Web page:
Washington Post’s Jeff Leen Burst a Spleen When He Saw “Kill the Messenger” on the Silver Screen

By Al Giordano & Bill Conroy (Special to Narco News)

“A lot of retired DEA agents, a lot of retired prosecutors, a lot of retired people, they all want to do a book about their exploits. First question I ask them is, ‘Oky, you want to make a lot of money with a book? What do you know about the CIA and drugs? What do you got? Put it on the table. We’ll go make a million dollars. We’ll go to Hollywood! We will be stars!’”

•Jeff Leen, 1997

Back in June of 1997 when Jeff Leen debated Gary Webb at the Investigative Reporters & Editors conference in Phoenix, Arizona, he spoke those words, above, that reveal so much about what he thought he’d get out of entering the newspaper business. Make a million dollars. Go to Hollywood. Be a star.

Jeff Leen.jpg

That life plan never worked out for Leen, who now directs the mediocre and forgotten “investigative reporting” unit at the Washington Post.

Leen, at the time of the gathering, was then fifteen years at the same job, a reporter for the Miami Herald, trying to make a name for himself as an alleged expert on the international cocaine trade. But he was stuck at the worst possible place to do so. The Herald is infamous among journalists as the graveyard of foreign policy reporters, because in Miami, they are forced to toe a very narrow ideological line. The newspaper’s advertising base is so dependent on the rabid anti-communist Cuban and Latin American exile business community that it’s long had to be a Johnny One Note on any coverage regarding the rest of the hemisphere. You simply can’t keep a job writing about the Americas at the Herald – what many journos have nicknamed “Oligarch’s Daily” – without pandering to the Miami Mafia. For that reason even many career journalists would prefer to work anywhere else.

And if one was foolish enough to try to use that newspaper as a fulcrum from which to report on cocaine in the eighties and nineties, the biggest story would therefore be untouchable: that the anti-communist paramilitary squads known as the Contras, who were buying weapons to overthrow the Sandinista government of Nicaragua, were funding their army by shipping planeloads of cocaine to the United States, and that US government agencies were complicit in that venture. That story could never be advanced in the Herald, not even after then-Senator John Kerry’s 1986 committee hearings proved it.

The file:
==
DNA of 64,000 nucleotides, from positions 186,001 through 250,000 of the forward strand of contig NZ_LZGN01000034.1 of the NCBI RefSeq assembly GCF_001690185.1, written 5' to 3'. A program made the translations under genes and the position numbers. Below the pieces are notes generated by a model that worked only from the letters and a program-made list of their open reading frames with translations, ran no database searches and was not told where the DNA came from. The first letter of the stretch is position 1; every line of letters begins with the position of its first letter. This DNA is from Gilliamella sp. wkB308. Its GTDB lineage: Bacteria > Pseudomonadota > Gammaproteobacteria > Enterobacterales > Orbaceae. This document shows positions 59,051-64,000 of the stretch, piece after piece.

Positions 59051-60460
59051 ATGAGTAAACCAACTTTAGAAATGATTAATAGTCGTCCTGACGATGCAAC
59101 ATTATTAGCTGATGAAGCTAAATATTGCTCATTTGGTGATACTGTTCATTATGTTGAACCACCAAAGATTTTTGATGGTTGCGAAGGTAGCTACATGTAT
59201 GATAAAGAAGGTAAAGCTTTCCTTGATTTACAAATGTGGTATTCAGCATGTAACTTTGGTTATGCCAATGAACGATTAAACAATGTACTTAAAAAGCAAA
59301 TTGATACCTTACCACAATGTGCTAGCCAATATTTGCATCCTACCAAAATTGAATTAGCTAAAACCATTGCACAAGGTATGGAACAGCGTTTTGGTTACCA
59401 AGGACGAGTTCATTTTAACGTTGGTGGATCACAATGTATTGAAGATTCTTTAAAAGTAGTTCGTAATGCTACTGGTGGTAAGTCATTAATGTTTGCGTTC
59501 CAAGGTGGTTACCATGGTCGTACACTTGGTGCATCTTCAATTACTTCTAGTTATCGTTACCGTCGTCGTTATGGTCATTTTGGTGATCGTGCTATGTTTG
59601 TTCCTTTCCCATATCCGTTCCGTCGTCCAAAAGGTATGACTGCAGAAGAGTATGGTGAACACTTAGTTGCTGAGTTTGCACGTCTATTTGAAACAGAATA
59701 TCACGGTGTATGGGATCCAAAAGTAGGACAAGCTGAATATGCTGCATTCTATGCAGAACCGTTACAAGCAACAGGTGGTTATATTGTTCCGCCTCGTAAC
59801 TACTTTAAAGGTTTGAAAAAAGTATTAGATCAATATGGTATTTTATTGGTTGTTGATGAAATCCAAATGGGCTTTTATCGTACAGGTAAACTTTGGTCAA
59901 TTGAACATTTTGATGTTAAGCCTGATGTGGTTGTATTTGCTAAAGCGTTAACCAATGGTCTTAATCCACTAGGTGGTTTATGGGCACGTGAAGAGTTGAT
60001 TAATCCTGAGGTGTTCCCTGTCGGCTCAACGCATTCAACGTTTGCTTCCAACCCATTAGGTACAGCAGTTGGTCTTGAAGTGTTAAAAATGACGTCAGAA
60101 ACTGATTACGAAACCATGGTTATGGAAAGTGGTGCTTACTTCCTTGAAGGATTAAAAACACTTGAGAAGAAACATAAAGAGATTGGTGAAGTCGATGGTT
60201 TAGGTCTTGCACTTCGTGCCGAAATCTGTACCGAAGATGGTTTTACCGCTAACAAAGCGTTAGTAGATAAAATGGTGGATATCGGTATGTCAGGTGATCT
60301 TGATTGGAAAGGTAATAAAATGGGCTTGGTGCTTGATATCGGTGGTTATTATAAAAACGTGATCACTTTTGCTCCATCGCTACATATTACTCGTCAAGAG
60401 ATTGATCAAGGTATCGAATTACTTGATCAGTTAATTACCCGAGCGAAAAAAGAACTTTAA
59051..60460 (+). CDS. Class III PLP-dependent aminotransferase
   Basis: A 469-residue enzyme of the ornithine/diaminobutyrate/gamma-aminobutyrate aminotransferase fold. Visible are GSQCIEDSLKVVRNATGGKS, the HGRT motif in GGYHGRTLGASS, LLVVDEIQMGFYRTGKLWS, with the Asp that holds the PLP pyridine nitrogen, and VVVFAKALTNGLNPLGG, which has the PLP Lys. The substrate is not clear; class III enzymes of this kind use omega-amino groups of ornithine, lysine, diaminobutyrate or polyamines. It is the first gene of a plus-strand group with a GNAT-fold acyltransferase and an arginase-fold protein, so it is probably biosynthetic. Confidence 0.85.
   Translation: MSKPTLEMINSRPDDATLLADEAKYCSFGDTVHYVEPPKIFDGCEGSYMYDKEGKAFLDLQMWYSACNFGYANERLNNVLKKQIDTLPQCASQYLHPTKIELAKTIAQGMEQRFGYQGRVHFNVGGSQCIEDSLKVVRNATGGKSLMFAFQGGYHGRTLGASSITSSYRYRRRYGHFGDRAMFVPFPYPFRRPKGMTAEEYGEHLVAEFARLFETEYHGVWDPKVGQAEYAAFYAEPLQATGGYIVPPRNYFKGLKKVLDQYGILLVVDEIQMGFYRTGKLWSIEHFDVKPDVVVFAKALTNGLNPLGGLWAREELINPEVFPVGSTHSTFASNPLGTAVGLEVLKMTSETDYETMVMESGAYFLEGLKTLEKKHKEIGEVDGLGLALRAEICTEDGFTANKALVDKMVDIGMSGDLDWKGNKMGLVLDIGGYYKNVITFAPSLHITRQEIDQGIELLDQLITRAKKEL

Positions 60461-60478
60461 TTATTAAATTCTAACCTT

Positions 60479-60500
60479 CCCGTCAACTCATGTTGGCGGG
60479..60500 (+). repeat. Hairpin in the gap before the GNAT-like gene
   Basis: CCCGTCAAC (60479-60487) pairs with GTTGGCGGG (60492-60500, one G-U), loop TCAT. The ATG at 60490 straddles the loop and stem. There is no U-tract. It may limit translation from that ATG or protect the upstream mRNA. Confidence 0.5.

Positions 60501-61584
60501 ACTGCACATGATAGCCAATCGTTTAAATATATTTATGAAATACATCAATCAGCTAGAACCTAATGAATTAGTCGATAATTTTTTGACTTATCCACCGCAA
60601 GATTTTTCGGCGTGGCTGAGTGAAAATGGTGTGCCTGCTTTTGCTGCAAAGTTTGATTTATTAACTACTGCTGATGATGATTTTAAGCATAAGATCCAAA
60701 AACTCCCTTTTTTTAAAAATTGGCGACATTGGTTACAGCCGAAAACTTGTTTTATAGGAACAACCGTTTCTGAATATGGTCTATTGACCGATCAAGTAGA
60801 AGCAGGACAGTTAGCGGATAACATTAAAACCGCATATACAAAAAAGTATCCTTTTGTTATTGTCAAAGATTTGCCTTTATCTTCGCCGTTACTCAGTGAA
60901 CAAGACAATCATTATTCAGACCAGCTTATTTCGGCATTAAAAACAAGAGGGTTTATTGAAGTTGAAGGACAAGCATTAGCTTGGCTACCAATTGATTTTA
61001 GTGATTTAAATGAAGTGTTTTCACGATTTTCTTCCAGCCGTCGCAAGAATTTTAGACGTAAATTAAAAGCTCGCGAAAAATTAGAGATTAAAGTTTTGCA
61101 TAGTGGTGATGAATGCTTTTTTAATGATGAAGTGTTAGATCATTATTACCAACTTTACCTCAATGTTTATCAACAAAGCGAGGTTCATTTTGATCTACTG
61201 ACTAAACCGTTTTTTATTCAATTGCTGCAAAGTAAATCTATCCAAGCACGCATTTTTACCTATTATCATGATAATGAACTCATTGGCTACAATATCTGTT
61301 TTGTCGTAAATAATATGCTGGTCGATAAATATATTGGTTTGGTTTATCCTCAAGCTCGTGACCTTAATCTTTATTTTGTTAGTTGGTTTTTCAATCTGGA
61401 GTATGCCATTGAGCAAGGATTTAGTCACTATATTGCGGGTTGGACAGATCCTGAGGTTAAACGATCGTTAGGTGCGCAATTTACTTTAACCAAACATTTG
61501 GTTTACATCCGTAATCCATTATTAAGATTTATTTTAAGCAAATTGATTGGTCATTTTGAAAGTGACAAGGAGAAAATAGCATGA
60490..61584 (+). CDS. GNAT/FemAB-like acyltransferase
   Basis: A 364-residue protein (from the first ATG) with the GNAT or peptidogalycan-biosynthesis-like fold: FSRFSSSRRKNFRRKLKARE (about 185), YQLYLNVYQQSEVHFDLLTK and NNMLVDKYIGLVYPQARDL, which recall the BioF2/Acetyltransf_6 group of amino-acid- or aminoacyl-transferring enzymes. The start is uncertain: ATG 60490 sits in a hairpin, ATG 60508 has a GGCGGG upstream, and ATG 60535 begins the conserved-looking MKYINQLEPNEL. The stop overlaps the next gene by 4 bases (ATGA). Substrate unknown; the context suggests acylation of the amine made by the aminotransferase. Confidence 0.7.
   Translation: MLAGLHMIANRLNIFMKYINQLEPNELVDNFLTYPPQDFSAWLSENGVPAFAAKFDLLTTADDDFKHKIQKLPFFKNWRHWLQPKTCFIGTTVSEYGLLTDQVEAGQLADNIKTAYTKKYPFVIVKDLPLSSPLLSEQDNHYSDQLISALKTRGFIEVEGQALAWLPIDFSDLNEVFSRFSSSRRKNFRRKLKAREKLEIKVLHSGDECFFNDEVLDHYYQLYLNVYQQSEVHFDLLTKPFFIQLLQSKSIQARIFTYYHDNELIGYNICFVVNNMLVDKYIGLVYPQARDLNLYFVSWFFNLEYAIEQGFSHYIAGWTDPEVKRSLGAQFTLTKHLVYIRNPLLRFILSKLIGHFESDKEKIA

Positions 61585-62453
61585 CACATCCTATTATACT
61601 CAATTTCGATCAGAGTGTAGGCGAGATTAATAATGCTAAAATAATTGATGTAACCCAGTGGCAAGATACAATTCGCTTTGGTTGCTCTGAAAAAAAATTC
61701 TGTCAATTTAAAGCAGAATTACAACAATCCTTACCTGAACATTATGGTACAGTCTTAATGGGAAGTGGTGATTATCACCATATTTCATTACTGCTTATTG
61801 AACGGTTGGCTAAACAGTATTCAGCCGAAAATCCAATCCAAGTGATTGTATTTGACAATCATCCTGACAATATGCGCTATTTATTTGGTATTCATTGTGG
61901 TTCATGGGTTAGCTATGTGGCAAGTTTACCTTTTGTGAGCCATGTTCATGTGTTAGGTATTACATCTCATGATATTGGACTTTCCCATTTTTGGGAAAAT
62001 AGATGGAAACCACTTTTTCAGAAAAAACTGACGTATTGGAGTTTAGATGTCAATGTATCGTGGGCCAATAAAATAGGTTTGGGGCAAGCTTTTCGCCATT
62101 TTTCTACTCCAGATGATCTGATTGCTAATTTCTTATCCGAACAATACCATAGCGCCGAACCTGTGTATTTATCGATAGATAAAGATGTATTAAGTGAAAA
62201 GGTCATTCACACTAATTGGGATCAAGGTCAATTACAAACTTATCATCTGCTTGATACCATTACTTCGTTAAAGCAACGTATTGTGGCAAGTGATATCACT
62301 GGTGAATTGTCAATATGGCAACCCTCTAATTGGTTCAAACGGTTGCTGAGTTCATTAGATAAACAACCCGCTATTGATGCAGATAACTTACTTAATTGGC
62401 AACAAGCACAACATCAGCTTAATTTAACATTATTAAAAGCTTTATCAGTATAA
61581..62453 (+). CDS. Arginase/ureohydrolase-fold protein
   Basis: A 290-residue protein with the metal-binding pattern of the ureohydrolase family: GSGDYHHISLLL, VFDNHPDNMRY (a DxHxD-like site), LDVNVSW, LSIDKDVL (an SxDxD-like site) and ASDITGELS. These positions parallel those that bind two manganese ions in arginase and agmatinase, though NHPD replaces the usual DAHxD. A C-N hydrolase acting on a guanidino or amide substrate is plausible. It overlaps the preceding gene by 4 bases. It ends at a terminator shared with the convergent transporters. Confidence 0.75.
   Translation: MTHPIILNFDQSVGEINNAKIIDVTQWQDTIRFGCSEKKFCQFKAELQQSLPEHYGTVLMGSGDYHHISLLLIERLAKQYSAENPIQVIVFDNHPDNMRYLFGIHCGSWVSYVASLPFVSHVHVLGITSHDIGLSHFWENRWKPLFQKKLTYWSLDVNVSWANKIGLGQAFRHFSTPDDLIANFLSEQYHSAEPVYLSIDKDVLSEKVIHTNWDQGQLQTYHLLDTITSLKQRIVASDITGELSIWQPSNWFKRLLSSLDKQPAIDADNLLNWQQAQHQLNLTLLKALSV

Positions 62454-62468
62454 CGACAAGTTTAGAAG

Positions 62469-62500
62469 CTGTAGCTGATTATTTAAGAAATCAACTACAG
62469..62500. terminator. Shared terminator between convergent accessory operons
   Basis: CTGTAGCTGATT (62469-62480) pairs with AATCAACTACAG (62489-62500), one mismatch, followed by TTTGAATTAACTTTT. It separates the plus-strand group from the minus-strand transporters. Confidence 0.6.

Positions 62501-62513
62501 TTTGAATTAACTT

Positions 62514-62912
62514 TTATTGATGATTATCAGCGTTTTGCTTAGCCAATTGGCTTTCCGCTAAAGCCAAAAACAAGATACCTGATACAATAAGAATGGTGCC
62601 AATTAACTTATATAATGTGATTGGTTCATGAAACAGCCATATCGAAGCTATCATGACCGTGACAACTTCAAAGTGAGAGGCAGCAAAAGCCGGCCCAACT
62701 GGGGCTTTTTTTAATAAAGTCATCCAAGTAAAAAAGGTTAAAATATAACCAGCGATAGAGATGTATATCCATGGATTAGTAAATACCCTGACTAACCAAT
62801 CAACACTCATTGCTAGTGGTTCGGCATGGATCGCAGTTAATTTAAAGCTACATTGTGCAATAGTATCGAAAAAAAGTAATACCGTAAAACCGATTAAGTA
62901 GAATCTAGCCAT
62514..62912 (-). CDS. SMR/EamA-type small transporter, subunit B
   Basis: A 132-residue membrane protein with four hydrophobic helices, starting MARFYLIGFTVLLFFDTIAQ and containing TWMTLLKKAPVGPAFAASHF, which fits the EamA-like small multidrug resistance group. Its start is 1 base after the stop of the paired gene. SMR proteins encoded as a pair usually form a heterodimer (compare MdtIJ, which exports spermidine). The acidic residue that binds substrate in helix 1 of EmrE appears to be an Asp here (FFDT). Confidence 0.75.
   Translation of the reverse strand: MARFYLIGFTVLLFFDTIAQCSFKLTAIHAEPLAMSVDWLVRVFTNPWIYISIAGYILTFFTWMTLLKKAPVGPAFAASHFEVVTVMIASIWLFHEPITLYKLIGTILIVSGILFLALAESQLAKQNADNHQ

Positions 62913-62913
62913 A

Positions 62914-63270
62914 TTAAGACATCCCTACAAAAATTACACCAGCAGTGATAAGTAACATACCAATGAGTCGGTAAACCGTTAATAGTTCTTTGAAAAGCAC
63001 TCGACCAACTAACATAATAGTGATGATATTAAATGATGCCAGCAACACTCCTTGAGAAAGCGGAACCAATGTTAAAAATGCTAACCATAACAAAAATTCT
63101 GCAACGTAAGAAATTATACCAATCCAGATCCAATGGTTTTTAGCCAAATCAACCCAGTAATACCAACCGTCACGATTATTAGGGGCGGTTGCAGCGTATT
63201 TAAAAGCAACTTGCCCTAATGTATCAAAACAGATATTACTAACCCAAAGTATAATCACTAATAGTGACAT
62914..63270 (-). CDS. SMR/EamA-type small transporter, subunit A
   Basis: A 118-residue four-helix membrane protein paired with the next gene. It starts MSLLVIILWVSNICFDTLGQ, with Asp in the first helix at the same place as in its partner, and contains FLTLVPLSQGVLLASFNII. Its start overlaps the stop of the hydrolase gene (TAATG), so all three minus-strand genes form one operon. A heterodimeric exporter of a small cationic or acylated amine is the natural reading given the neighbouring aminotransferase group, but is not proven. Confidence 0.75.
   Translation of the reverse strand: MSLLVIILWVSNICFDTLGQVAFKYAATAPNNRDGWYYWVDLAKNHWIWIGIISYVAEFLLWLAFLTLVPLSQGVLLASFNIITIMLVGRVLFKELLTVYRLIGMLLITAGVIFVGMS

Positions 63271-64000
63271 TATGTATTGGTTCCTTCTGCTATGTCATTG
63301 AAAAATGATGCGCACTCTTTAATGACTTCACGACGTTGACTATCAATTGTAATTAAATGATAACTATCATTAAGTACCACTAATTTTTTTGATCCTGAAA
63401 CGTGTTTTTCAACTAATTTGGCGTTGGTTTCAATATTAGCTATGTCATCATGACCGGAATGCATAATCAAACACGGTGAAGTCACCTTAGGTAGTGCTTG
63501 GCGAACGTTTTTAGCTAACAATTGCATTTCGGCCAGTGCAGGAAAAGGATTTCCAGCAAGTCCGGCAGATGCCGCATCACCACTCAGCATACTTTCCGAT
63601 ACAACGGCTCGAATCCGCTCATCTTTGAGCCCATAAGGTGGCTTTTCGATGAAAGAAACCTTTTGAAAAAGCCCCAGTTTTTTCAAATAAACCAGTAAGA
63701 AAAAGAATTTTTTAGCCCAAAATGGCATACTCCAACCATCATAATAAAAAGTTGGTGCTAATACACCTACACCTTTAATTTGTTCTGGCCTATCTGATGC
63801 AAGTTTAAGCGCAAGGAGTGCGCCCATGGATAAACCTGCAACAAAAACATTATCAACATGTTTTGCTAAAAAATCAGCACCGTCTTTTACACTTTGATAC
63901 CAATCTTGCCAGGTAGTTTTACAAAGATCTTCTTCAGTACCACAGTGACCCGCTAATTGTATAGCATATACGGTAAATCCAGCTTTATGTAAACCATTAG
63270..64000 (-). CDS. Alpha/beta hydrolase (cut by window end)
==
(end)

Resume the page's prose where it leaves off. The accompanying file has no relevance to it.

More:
Poor Jeff Leen had to report to work each day and seek some other path to the Hollywood stardom and millions he thought being a journalist would someday bring him. How many times he sent his resume to the Washington Post, New York Times and Los Angeles Timeswhile cursing his fate in Miami is a number between him and his god. In his desperate plea for their attention, according to a book by the late Gary Webb, he cooked up a fake idea in his Herald reporting: That Miami was the birthplace of the crack cocaine explosion in the United States. In Miami, a city that would like to be first in something, anything, even crack, they inhaled those fumes eagerly.

Then along came Gary Webb, over on the West Coast, with the documents that proved Jeff Leen’s entire journalistic gambit had been a fraud.